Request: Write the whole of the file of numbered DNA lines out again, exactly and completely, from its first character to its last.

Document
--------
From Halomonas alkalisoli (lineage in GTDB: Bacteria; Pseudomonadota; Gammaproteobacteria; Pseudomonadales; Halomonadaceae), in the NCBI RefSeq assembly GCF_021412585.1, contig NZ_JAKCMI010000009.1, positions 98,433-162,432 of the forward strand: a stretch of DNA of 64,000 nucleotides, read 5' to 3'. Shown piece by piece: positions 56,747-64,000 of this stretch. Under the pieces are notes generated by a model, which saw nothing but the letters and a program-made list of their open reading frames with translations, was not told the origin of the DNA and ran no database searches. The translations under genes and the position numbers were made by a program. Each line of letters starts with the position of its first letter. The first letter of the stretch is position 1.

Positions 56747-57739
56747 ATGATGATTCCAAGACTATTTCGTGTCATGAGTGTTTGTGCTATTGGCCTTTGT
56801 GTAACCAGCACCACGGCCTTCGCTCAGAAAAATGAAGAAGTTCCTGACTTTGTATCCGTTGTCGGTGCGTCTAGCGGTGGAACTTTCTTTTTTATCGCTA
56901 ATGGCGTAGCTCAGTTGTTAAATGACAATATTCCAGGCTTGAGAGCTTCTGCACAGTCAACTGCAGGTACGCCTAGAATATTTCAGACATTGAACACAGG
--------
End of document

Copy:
From Halomonas alkalisoli (lineage in GTDB: Bacteria; Pseudomonadota; Gammaproteobacteria; Pseudomonadales; Halomonadaceae), in the NCBI RefSeq assembly GCF_021412585.1, contig NZ_JAKCMI010000009.1, positions 98,433-162,432 of the forward strand: a stretch of DNA of 64,000 nucleotides, read 5' to 3'. Shown piece by piece: positions 56,747-64,000 of this stretch. Under the pieces are notes generated by a model, which saw nothing but the letters and a program-made list of their open reading frames with translations, was not told the origin of the DNA and ran no database searches. The translations under genes and the position numbers were made by a program. Each line of letters starts with the position of its first letter. The first letter of the stretch is position 1.

Positions 56747-57739
56747 ATGATGATTCCAAGACTATTTCGTGTCATGAGTGTTTGTGCTATTGGCCTTTGT
56801 GTAACCAGCACCACGGCCTTCGCTCAGAAAAATGAAGAAGTTCCTGACTTTGTATCCGTTGTCGGTGCGTCTAGCGGTGGAACTTTCTTTTTTATCGCTA
56901 ATGGCGTAGCTCAGTTGTTAAATGACAATATTCCAGGCTTGAGAGCTTCTGCACAGTCAACTGCAGGTACGCCTAGAATATTTCAGACATTGAACACAGG